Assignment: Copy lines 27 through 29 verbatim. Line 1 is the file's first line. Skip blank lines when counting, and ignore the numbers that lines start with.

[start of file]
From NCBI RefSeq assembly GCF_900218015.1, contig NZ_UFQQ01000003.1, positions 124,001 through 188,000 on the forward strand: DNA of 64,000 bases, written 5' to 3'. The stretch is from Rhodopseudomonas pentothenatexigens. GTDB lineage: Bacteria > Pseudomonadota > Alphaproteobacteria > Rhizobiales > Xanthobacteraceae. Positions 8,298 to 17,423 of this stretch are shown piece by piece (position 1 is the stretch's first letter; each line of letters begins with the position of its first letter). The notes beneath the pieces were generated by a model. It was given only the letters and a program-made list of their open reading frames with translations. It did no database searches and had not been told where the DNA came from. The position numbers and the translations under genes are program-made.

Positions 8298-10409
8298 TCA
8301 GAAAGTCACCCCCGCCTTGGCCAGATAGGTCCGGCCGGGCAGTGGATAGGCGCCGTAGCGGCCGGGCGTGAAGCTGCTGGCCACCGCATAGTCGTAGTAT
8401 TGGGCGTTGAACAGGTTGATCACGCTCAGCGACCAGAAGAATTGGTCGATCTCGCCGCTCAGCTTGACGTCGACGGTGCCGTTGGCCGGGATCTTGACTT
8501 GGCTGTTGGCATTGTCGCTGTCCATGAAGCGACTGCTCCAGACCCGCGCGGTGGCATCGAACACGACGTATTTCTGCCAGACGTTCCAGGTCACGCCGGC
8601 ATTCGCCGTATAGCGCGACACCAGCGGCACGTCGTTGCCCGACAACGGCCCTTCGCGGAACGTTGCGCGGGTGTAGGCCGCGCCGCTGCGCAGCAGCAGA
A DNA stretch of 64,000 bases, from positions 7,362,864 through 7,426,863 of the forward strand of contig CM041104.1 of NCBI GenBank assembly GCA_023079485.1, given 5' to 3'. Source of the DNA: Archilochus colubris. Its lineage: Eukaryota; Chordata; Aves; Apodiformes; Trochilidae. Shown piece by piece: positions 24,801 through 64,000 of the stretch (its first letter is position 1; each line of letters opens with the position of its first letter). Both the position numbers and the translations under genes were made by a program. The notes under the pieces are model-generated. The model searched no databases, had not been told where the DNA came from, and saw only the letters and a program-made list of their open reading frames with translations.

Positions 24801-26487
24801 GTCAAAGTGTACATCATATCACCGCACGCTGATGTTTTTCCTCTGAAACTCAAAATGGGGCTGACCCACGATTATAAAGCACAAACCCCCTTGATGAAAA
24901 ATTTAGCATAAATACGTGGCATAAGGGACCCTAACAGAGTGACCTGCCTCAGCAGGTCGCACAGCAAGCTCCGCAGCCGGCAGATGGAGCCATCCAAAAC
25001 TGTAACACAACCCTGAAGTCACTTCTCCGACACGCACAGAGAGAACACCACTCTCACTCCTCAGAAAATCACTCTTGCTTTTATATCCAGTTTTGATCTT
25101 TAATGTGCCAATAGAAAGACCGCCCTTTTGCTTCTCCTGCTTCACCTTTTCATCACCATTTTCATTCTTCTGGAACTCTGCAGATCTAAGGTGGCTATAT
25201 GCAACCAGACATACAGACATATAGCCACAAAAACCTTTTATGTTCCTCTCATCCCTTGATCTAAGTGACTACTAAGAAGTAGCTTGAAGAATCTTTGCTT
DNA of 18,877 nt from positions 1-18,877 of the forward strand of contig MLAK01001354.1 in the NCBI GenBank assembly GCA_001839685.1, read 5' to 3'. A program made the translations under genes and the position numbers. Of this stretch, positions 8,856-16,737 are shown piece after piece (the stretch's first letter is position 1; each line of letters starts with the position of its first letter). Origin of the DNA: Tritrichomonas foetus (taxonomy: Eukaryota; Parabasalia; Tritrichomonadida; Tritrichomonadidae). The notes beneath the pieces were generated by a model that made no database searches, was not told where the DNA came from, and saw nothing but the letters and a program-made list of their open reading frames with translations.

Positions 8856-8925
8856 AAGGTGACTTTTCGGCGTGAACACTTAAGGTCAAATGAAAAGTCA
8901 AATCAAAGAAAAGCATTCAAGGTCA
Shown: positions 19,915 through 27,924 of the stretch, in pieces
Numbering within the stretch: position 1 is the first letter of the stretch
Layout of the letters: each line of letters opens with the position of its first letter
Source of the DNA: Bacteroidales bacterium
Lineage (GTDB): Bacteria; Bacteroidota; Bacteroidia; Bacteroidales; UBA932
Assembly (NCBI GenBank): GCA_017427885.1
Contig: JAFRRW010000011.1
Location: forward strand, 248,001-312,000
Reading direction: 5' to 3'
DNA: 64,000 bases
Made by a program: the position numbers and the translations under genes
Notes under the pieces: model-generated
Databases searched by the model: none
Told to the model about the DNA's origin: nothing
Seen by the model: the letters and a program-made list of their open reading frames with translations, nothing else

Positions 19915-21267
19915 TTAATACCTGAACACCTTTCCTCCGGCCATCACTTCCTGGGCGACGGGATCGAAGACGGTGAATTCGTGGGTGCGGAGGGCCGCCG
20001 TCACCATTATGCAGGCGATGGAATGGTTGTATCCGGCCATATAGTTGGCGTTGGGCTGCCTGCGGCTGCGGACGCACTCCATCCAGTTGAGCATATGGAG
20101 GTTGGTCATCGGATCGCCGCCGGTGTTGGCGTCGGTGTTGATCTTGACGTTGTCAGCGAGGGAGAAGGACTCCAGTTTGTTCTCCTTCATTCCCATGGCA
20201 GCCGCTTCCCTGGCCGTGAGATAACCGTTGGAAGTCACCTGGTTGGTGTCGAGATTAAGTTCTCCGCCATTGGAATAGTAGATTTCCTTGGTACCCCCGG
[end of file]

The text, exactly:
Reading direction: 5' to 3'
DNA: 64,000 bases
Made by a program: the position numbers and the translations under genes